Call for VAT cut on energy efficiency measures in private homes

Call for VAT cut on energy efficiency measures in private homes

Gerard Eadie CBE

The UK Government should cut VAT on energy efficiency measures in private homes to encourage owners to make their properties greener and help drive the nation towards net zero, the founder of a home improvements company has said.

Gerard Eadie CBE, executive chairman at Scottish window manufacturers CR Smith, believes simple improvements that help reduce heat loss in private homes – such as draught proofing, secondary glazing, or energy efficient glazing units – should be treated the same as the installation of more expensive green energy generating measures such as solar panels, which are currently incentivised.

The businessman said the ‘fabric first’ approach, which prioritises dealing with the thermal efficiency of the property over the environmental credentials of its energy source, is recognised within broader initiatives such as the Social Housing Net Zero Standard, but not for existing private housing.

Mr Eadie believes the impact of introducing incentives such as grants or VAT cuts for upgrades to existing private housing including glazing installation and repairs could be significant as the nation sets its sights on Net Zero by 2045, as the majority of heat loss from a home is via its windows.

He said: “Scotland has set ambitious net zero targets, as has the UK, and if they are to be realised then the public has a huge part to play – but they need support.

“Why are only energy producing measures, like solar panels and heat pumps, incentivised? By reducing VAT on home improvements aimed at preventing heat loss – including low-cost services to refurbish older double glazed windows and doors – homeowners would be encouraged to invest in sustainable upgrades which keep heat in. Like solar panels, this should be linked to accredited companies who provide the highest quality and best performing products.”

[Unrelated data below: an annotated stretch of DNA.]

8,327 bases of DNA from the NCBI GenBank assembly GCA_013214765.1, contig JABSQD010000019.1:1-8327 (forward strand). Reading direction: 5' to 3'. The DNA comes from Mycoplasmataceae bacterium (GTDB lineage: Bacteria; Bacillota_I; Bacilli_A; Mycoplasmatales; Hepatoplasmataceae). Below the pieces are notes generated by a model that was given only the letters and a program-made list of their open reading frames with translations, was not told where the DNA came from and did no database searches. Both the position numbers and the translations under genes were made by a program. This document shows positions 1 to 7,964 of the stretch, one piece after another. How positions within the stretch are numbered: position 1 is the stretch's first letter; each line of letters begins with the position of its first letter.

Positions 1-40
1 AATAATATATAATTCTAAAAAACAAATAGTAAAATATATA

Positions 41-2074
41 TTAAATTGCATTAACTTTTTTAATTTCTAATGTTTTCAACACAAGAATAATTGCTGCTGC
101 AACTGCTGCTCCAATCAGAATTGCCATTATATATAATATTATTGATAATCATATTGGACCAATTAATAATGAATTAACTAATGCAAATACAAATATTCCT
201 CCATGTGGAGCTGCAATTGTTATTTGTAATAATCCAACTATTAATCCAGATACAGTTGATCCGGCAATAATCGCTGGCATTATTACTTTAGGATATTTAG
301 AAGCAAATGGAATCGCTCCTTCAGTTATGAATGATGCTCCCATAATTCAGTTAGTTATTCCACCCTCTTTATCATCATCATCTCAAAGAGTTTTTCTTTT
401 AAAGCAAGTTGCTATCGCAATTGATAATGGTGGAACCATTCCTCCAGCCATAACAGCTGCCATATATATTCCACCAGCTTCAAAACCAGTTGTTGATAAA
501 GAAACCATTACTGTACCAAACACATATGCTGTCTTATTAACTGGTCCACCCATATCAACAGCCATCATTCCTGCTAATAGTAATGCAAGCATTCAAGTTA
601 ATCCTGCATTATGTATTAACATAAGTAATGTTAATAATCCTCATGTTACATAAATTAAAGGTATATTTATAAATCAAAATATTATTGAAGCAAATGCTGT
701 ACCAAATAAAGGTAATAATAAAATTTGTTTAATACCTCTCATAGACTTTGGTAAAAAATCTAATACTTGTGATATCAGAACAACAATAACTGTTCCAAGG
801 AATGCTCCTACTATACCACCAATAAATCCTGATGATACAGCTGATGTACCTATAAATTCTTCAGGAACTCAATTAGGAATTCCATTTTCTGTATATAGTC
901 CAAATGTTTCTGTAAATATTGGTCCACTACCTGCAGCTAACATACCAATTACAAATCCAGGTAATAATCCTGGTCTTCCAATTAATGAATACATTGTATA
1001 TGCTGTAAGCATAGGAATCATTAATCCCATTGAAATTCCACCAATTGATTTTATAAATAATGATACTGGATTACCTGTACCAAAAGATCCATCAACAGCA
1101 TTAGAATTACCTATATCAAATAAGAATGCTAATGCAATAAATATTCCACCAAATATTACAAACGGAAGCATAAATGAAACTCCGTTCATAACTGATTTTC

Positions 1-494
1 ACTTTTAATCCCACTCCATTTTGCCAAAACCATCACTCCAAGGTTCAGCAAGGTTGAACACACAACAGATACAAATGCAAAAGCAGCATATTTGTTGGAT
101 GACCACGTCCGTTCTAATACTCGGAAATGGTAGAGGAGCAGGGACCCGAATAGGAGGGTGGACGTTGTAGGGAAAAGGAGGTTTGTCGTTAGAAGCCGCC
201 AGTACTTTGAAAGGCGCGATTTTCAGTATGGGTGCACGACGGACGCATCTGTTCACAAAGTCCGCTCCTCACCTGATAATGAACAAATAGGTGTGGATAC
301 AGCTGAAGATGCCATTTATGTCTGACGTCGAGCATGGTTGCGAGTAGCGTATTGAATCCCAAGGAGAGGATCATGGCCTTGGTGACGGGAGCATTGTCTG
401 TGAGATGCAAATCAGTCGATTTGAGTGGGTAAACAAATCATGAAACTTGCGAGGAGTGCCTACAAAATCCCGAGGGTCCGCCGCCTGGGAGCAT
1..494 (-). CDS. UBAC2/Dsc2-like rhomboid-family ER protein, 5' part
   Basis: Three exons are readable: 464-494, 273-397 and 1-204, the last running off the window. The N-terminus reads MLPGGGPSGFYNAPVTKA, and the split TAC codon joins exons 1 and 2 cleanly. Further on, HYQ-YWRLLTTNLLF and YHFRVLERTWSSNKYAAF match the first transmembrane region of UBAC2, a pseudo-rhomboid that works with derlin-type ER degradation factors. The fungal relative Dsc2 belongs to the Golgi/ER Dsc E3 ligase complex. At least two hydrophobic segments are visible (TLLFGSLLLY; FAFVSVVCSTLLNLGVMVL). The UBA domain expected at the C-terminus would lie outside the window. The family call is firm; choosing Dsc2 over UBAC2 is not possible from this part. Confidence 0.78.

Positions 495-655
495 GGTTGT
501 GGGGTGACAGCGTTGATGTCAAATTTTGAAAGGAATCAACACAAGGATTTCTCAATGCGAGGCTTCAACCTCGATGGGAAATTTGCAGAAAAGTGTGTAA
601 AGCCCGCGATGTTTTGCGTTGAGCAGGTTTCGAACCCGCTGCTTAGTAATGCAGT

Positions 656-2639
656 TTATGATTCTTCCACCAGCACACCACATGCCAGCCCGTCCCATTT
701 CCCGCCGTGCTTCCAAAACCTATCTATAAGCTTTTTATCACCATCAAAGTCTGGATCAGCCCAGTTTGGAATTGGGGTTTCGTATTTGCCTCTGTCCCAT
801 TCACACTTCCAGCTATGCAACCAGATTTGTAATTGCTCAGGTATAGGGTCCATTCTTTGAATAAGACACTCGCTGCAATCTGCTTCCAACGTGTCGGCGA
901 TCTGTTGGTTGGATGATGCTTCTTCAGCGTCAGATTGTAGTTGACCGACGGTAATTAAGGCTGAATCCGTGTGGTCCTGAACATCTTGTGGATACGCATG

Dunfermline-headquartered CR Smith, which has been under the continual leadership of Mr Eadie since the early 1970s, has revealed the firm’s low-cost repair service, FIX, is a major growth area for the business.

He said: “Low-cost repairs and upgrades for windows and doors is an underserved market and many homeowners simply do not know where to turn to make their windows and doors more energy efficient before they are at the point of replacing them altogether.

“We often tell customers their windows don’t need to be replaced. People have no idea you can improve a window without fully replacing it. We can upgrade it, fix it, and help customers put the value and comfort back in their home and help improve the home’s energy efficiency. That is, after all, how the business started.”

CR Smith, which has its head office and manufacturing facility in Fife as well as offices in Glasgow, Inverness and Aberdeen, became one of Scotland’s most recognised brands in 1984, when the firm sponsored both Rangers and Celtic.

Mr Eadie added: “Scotland became one of the first nations to declare a global climate emergency in April 2019, and has set an ambitious target to become ‘Net Zero’ by 2045. Simple low-cost upgrades should be made available to all homeowners.

“Because of our brand awareness, we are in a position to help drive change – we can repair and upgrade homeowners’ current windows to improve their function, their looks, and their energy efficiency, as well as replace them if needed.”

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